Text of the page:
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I've been trying to solve some problem and I came down to the following seemingly easy question:

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given two triangles ABC and ABD, and their corresponding angles, how do we find the angle $\angle ACD$ using only angle chasing, I know that it's possible to do that by using coordinate bashing or law of cosine for example, but I was wondering if it's actually possible to do so using only angle chasing, no trigonometry involved.

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  • $\begingroup$ No I don't, that only allows you to know the sum $\angle BCD+\angle ADC$ $\endgroup$ – BashForLife Aug 23 at 17:57
  • $\begingroup$ Sorry but I don't see how that can be done, could you please elaborate more $\endgroup$ – BashForLife Aug 27 at 12:16
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The answer is: It is impossible with only angle chasing. (It may be possible for some limited special cases.)

In general, the angle $∠ACD$ is related to known angles via the sine equation below,

$$\sin (∠ACD )\sin (∠ACD-∠C) = \frac{\sin ( ∠CAD) \sin (∠CBD) \sin (∠DAB)}{\sin (∠B) }$$

For arbitrary triangles ACB and ADB, the above relationship can not be reduced to just angle additions and subtractions.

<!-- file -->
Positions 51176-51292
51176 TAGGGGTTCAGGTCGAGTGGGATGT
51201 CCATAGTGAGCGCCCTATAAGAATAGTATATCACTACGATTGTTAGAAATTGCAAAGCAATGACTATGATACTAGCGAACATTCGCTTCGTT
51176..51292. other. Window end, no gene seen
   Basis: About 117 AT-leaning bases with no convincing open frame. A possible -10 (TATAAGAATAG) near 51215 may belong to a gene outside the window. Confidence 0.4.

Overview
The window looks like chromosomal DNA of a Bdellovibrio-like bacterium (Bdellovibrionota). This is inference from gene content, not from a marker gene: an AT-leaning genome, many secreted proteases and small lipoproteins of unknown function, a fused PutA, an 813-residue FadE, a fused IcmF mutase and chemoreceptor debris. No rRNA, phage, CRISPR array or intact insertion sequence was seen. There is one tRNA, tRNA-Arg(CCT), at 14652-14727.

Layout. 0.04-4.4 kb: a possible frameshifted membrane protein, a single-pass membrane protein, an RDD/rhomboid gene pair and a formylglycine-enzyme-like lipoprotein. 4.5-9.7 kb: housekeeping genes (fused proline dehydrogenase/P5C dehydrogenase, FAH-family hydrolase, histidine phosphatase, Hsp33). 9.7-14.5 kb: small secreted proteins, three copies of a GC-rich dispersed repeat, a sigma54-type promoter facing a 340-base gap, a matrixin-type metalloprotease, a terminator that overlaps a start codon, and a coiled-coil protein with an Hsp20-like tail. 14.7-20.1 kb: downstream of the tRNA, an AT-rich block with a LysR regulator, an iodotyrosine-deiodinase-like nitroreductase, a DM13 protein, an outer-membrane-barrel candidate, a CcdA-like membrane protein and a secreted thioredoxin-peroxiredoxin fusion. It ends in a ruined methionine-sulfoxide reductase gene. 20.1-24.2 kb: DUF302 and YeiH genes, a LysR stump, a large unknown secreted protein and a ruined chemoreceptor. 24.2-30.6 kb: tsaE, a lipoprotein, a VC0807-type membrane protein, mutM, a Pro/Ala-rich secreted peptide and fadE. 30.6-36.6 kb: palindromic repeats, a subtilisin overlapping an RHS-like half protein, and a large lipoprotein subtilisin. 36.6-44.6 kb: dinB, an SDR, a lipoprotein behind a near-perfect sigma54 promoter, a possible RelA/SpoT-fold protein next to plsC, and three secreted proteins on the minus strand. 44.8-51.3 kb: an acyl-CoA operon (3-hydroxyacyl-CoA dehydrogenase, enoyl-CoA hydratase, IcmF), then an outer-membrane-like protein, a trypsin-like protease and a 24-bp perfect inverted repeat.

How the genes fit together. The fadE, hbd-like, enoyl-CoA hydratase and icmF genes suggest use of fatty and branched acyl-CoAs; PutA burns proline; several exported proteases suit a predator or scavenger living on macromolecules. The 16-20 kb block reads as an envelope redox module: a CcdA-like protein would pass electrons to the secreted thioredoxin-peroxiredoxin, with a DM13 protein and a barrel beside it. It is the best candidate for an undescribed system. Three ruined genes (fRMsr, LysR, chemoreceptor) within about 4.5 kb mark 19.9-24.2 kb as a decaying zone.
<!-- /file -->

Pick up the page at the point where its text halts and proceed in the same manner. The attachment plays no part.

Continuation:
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A well-known geometry problem pertinent to the topic here is the so-called the "hardest easy angle question" below:

enter image description here

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Here a certain case is considered. Draw a circle which passes points A, B, and D. Draw a chord from D parallel with AB , it crosses the circle at E.Connect E to D and B. We have:

$\angle BED=\angle DAB$

$\angle AEB=\angle ADB$

Summing these we get:

$\angle AED=\angle BED+\angle AEB=\angle DAB+\angle ADB$

If the position of C is such that ED and EC are the bisector of $\angle CDA$ and $\angle CAD$ respectively then in triangle ACD we have:

$\angle AED=\frac{\angle ACD}{2}+\frac{\pi}{2}$

Therefore we have:

$\angle DAB+\angle ADB=\frac{\angle ACD}{2}+\frac{\pi}{2}$

Or:

$\angle ACD = 2(\angle DAB+\angle ADB)-\pi$

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  • $\begingroup$ From your solution it turns out that $\angle ACD$ does not depend on the position of $C$... I suspect something went wrong somewhere... $\endgroup$ – Aretino Sep 1 at 12:58
  • $\begingroup$ @Aretino I suspect this step, which seems to come from nowhere: $\angle AED=\frac{\angle ACD}{2}+\frac{\pi}{2}$. $\endgroup$ – David K Sep 1 at 13:26

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